Bruce sat stunned. Two-Face didn’t realize that he had, indeed, become a champion for justice. As a student of law and criminology, he had come to realize that his quest for justice would forever be hampered by the restrictions of the court systems. Instead, he had left to travel the world, continuing his twelve-year-long quest to learn the secrets of the world’s greatest detectives, escape artists, espionage agents, and martial artists, all of which culminated in his becoming the Batman.
“So, now you’re paying back those who you feel betrayed you during your career as a district attorney? Those who you felt escaped justice, somehow?”
“That’s right, and after you’re dead, I’ll be able to rest easier, knowing that I have at last returned to the side of justice, even if only for a short time.”
“You’ll rest easier in a cell at Arkham.” The members of Two-Face’s gang turned to see an athletic figure clad in dark blue and gray looking down from the hole in the ceiling. “Bet we can find room for all your friends at Blackgate, too.” Looking down at his mentor, Nightwing smiled.
Back across town, Robin found himself fighting two of the criminals who had tried to attack the hospital. Prototype was fighting the other, hampered only slightly from having lost one of his gauntlets.
“Must be something wrong with the interlock. When I released the right one, I lost telemetry on the left as well. That shouldn’t have happened.” The voice in his ear sounded slightly desperate, and Prototype could hear the sound of typing on the other end. “Try a manual load and fire.”
Prototype pressed a stud in the palm of his left hand with his thumb, watching the display projected on the inside of his visor. A pointer moved through a series of tick marks. When it reached the third one from the left, he stopped and aimed at his foe. Pressing the firing stud on the side of his index finger, he was rewarded with the quiet pop of the rail-gun mounted on his forearm firing. A hollow metal pellet struck the criminal in the chest and burst open, releasing a cloud of mist. In the strong night breeze, it dissipated before it could have any real effect.
“Partial success,” he murmured. “It loads and fires, but I was trying for a concussive pellet and got a sleeper.” He brought his arms up before him to block a swing from his foe. He stepped away from the blow, letting momentum work against the other man to throw him off-balance.
“So, what was the plan, here, boys? Placing a bomb in the place? Poisoning the oxygen supplies? Making them actually eat the hospital food?” Robin danced around the two larger criminals, looking for an opening. His bo staff was opened up, blocking attempted blows and seeking sensitive spots on the bodies of the crooks. The staff swept up, striking one of the men in the forehead. He staggered back, then collapsed to the rooftop. “One down, one to go.”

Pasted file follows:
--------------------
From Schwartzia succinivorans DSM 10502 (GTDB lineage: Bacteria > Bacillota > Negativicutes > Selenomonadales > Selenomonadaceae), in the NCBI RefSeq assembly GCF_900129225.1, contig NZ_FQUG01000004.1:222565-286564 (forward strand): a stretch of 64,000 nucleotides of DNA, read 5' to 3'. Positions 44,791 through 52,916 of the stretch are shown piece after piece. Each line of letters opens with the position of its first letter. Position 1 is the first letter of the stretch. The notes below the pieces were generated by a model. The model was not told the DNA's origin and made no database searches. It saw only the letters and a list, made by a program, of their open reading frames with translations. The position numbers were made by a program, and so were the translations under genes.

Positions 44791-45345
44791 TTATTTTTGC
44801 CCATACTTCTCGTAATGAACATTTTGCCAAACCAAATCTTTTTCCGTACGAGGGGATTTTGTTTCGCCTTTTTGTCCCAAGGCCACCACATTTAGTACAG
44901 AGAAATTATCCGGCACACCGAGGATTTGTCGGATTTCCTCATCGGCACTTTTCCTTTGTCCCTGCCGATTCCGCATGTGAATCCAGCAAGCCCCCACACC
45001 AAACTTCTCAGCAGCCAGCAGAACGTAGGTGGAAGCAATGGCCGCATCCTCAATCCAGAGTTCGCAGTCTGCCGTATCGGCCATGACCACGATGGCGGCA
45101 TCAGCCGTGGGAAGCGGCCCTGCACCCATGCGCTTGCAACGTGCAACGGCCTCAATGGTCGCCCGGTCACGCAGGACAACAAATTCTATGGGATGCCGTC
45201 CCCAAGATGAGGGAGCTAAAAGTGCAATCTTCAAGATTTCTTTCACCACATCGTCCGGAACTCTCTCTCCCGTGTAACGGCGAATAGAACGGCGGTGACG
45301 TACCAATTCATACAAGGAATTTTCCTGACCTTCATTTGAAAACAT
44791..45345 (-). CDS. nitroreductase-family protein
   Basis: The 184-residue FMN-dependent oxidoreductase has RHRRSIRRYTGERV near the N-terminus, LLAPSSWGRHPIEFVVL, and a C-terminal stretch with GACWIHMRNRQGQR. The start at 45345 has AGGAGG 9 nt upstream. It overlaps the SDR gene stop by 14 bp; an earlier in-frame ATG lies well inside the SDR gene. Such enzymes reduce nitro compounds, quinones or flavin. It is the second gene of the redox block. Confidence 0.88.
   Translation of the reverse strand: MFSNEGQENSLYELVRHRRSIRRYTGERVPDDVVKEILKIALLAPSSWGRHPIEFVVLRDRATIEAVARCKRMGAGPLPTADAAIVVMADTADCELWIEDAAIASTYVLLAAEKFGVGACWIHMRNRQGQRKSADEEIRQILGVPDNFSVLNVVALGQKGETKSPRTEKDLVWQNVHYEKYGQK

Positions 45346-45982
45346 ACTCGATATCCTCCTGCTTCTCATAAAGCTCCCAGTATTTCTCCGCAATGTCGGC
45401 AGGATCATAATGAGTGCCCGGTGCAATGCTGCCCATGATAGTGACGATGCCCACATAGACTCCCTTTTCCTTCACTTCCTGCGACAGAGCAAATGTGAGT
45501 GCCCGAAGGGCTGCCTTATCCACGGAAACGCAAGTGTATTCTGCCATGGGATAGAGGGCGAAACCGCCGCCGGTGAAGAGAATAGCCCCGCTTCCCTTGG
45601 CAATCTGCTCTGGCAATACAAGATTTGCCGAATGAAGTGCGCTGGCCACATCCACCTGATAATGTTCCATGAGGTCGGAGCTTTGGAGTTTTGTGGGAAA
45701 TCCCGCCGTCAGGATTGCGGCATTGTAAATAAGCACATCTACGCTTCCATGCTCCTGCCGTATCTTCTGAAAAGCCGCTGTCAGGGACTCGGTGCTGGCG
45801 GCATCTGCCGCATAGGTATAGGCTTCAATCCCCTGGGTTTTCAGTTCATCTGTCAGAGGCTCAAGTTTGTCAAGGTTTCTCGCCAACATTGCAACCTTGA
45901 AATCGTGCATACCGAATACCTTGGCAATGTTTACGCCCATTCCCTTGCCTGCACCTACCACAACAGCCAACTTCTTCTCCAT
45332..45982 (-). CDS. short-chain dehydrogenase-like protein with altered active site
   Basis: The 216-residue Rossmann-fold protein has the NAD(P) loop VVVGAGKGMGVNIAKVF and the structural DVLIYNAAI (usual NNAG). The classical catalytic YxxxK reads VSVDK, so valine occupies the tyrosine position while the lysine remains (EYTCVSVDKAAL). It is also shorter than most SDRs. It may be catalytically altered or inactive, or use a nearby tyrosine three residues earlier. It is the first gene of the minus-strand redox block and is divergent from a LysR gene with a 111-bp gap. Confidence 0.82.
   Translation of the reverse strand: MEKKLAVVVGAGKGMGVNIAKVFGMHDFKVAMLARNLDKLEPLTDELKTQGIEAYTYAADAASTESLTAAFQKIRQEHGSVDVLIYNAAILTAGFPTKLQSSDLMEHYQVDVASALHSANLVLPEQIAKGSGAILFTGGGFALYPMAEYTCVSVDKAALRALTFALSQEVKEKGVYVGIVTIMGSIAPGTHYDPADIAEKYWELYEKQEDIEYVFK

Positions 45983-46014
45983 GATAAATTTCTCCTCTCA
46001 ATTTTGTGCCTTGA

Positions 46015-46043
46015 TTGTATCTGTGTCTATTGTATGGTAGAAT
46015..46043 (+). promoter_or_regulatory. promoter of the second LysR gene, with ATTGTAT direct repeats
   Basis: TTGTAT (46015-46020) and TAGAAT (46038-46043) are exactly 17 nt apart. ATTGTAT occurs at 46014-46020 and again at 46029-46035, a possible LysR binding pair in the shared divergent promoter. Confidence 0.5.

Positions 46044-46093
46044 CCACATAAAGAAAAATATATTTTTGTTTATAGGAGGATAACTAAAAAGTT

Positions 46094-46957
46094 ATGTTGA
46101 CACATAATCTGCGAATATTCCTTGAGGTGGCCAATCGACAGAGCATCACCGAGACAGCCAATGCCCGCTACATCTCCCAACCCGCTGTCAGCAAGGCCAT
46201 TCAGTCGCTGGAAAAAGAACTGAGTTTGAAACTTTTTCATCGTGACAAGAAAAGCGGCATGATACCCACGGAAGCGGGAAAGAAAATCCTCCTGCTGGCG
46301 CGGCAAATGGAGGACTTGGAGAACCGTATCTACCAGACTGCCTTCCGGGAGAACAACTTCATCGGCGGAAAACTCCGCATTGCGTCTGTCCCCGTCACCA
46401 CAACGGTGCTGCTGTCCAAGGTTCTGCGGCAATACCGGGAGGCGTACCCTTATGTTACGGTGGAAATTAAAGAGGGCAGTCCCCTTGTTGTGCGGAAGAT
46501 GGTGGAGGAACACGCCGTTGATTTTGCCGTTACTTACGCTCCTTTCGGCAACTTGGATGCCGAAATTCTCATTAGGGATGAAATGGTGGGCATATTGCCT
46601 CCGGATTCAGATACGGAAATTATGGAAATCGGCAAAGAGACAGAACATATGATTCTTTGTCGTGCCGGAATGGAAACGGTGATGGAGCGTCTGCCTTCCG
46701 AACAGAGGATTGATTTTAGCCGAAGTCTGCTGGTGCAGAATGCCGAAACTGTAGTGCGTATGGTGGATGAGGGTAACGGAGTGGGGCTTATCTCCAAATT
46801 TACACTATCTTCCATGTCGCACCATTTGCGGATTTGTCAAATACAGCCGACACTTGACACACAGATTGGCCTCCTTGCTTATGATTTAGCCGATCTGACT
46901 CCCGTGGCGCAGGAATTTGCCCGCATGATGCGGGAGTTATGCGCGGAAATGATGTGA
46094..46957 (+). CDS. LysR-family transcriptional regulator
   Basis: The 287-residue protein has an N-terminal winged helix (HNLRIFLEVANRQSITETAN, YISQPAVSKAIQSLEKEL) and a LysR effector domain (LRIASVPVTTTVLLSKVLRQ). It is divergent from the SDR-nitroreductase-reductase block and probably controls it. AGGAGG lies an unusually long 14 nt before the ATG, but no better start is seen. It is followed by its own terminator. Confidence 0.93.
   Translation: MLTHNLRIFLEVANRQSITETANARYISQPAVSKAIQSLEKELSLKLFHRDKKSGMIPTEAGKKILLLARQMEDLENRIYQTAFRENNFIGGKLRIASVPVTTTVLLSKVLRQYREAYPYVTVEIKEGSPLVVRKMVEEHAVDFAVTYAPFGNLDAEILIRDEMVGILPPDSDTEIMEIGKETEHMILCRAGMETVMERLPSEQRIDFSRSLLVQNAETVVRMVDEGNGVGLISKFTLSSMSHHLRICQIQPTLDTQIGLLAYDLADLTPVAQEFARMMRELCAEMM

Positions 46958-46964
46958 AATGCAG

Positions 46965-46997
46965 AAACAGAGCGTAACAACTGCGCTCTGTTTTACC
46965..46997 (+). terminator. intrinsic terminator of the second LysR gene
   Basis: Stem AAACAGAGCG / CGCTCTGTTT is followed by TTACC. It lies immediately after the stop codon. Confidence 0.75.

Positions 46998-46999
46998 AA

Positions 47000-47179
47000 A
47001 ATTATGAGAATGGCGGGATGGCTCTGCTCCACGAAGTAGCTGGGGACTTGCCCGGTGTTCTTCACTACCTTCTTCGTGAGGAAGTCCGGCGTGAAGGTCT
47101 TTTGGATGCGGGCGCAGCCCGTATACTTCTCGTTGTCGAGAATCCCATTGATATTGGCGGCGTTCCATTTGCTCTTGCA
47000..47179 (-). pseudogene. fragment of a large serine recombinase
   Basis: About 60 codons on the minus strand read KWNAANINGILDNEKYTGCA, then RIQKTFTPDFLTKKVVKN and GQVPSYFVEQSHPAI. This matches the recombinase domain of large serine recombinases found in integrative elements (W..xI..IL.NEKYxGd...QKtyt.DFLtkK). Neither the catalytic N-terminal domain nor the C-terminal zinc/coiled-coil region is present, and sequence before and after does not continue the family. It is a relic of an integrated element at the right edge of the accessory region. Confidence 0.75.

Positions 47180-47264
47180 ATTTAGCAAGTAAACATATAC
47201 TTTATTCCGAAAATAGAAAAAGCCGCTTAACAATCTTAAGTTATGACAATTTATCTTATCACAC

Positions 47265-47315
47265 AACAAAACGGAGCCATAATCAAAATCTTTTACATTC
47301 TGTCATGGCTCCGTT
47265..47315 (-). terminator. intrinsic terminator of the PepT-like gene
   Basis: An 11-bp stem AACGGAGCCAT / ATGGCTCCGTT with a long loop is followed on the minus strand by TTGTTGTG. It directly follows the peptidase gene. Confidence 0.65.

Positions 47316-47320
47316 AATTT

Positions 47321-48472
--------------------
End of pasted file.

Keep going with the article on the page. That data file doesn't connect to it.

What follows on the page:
Above them, a quiet craft flew toward the hospital. It was a small airship, a rigid dirigible painted black for night camouflage. As it approached the hospital a second time, its pilot activated a rack of missile launchers mounted under the cabin. There was a roar as two missiles launched, then struck the building. One struck in the middle of the roof, while the other stuck the wall just under the corner where Robin stood. Prototype watched in horror as the young hero disappeared over the shattered edge of the roof.
In the nearly empty ballroom at the Wayne Foundation building, all heads turned toward the hole that had been blasted in the ceiling. There, a handsome masked face grinned down at them, eyes darting to assess the situation.
“You’re slipping, Harvey. Nine thugs? An odd number?” Nightwing launched himself through the opening and dropped to the floor.
“Don’t you get it? He’s got three thugs, squared.” Again, all eyes looked up as Batwoman dropped through from above, landing back-to-back with Nightwing. “And, in keeping with the theme, they’re going down to the two of us!”
From around the edges of the room, gunfire erupted. The Dynamite Duo dropped to the floor, letting the bullets pass over them. Bruce Wayne suppressed a smile as two of Two-Face’s hired guns fell to their compatriot’s shots. Nightwing rolled to one side, his feet catching the leg of a chair. The chair sailed across an open space, smashing into one of the gunmen who was advancing toward the prone Batwoman. Unseen under her spread cape, Batwoman’s hand pulled a handful of capsules from her utility belt. She rolled over, pitching the capsules around the room in one deft move. Small explosions shook the building, bowling over four more criminals.
“Idiots! Kill these interfering sidekicks!” Two-Face screamed, grabbing hold of Bruce Wayne’s shoulder. “And keep an eye out for Batman — he can’t be too far away!”
If you only knew, thought Bruce, his mind playing through possible moves. With both arms and legs bound separately to the chair, rather than to each other, he was limited in his options. The heels of his dress shoes held vials of sleeping gas, and there was thirty feet of silken line wrapped around his waist. At the moment, both were useless. He looked first at Nightwing, then at Batwoman. Her eyes caught his, and a brief smile played over her partially exposed features.